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Comet rings are combining to form new planets

Narrow dense rings of comets are coming together to form planets on the outskirts of at least three distant solar systems, astronomers say.

Estimating from the amount of light the rings reflect, each developing planet is at least the size of a few Earths, says Carey Lisse, a planetary scientist at the Johns Hopkins University Applied Physics Laboratory.

Fomalhaut star system debris disk
The debris disk in the Fomalhaut star system. The ring is approximately 20 billion kilometers (12.4 billion miles) from the central star and about 2 billion kilometers (1.2 billion miles) wide. The central dot is the unresolved emission from the star, which is about twice the mass of our sun.
(Credit: M. MacGregor/ALMA (ESO/NAOJ/NRAO))

“The narrow confines of these rings is still a great puzzle—you don’t typically see this kind of tight order in such a young system. Usually, material is moving every which way before an exoplanetary system gets cleaned out and settles down, so that planetary bodies rarely cross each other’s path, like in our present-day solar system.”

Over the past few decades, powerful NASA observatories such as the Infrared Telescope Facility in Hawaii and the Spitzer Space Telescope have found young debris disk systems with thin but bright outer rings.

Comet-like bodies make up the rings, which are far from their parent stars, about two to seven times the distance of Pluto from our own sun. The rings vary from ice-rich (seen in the Fomalhaut and HD 32297 systems) to ice-depleted but carbon rich (the HR 4796A system).

 The tight structure of the rings in the three systems means that multiple coalescing “mini-planets” are “shepherding” material through the rings.

Scientists are especially intrigued by the red dust ring surrounding HR 4796A, which shows unusually tight form for an infant solar system, Lisse says. He attributes the extreme red color to the burnt-out rocky organic remains of comets, a result of the system’s ring being close enough to the star that their ice has boiled off.

Researchers don’t see red ring dust in Fomalhaut or HD 32297, but a normal bluish comet dust containing ices instead—because these systems’ rings are far enough out that their comets are cold and mostly stable.

After eliminating other possibilities, researchers say the tight structure of the rings in the three systems means that multiple coalescing “mini-planets” are “shepherding” material through the rings.

Usually, comets crashing down onto a growing planet surface would kick up huge clouds of fast-moving, ejected “construction dust,” which would spread over the system in huge clouds, Lisse says.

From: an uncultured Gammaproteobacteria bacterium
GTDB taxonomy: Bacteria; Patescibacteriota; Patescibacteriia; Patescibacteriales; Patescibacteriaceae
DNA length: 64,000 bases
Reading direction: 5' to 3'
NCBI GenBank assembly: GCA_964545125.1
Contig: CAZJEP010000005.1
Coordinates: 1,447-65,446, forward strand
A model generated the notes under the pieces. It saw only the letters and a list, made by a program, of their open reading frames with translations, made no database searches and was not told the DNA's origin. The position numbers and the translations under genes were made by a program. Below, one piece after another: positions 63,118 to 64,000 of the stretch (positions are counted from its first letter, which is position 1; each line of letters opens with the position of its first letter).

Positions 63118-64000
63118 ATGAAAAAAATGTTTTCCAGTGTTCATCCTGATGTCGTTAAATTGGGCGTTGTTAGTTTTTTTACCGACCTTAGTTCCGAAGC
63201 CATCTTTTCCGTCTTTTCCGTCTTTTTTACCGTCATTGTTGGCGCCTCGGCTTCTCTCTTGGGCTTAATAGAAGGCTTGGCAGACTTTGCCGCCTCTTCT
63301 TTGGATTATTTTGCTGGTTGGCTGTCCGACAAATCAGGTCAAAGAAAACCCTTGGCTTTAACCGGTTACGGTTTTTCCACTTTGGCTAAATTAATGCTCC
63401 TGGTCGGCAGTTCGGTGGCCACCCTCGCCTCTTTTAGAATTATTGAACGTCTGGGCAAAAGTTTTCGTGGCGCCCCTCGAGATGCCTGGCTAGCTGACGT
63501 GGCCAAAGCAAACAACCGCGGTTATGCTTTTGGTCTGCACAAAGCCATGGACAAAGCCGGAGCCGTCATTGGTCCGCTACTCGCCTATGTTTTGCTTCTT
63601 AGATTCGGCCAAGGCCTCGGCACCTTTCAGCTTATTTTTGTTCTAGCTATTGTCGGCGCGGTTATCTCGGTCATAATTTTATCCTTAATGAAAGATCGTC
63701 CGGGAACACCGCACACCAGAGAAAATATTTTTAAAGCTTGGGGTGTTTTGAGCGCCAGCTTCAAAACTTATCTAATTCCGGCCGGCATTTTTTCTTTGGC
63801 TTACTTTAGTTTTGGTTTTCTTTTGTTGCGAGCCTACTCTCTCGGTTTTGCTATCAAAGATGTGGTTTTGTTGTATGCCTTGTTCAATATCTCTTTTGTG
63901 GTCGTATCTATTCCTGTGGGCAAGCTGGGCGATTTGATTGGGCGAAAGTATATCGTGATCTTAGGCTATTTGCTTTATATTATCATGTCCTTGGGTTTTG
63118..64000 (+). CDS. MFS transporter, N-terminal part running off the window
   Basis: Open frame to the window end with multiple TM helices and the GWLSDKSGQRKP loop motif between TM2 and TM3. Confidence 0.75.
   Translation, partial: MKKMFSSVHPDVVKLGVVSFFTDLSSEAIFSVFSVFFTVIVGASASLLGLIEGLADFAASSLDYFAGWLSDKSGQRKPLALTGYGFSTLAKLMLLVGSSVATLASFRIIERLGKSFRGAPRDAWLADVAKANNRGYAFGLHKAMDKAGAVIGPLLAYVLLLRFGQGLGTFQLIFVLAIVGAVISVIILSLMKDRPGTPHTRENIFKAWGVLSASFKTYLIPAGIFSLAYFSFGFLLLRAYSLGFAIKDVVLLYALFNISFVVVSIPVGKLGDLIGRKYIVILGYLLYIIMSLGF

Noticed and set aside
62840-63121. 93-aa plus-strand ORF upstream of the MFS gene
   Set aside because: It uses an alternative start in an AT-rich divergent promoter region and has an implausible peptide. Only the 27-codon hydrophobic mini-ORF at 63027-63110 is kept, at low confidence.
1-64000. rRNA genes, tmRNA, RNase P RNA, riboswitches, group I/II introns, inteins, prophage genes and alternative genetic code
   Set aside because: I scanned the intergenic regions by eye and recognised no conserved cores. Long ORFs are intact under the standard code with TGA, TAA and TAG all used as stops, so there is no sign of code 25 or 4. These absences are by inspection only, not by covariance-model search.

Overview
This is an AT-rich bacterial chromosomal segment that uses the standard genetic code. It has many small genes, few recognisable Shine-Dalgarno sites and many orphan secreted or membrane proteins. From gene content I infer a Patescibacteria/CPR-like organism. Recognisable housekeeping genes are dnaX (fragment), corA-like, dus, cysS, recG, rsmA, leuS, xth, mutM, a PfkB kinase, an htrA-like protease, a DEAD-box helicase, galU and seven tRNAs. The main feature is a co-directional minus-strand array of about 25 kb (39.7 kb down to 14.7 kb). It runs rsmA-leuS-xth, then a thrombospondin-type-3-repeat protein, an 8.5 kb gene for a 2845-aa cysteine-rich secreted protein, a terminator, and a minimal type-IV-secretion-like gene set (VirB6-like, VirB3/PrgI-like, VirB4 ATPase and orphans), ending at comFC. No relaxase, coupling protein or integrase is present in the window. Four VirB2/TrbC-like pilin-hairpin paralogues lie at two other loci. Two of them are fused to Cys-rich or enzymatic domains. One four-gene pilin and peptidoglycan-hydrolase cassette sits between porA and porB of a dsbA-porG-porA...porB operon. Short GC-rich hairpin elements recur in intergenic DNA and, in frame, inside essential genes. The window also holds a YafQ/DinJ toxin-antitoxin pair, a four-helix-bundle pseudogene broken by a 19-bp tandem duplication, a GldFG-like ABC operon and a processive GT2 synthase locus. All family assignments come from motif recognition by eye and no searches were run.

Since that isn’t happening in these systems, “the only apparent solution…is that multiple mini-planets are coalescing in these rings, and these small bodies, with low kick-up velocities, are shepherding the rings into narrow structures—much in the same way many of the narrow rings of Saturn are focused and sharpened.”

In other words, instead of one big construction site, the emerging planets are coming from many small ones, which will eventually merge into the final product.

“These systems appear to be building planets we don’t see in our solar system—large multi-Earth mass ones with variable amounts of ice, rock and refractory organics.”

Recent studies have yielded similar theories about the formation of gas giants Uranus and Neptune, that each had multiple “subcores” that were eventually covered by thick atmospheres.

In Fomalhaut and HD 32297, researchers expect that millions of comets are contributing to form the cores of ice giant planets like Uranus and Neptune—although without the thick atmospheres enveloping their cores, since the primordial gas disks that would form such atmospheres are gone.

In HR 4796A, with its warmer dust ring, even the ices normally found in the rings’ comets evaporated over the last million years or so, leaving behind core building blocks that are rich only in leftover carbon and rocky materials.

Aging stars could host Earth-like planets in outer regions

“These systems appear to be building planets we don’t see in our solar system—large multi-Earth mass ones with variable amounts of ice, rock and refractory organics. This is very much like the predicted recipe for the super-Earths seen in abundance in the Kepler planet survey.”

“Much still has to happen, though, before these rings could become planets the size of the gas giants,” he says. “Why it’s taking so long to make outer planets in these systems—after their primordial gas disks have been stripped away—is a big mystery.”

Lisse recently presented his findings at an American Astronomical Society Division for Planetary Sciences meeting.

Source: Johns Hopkins University

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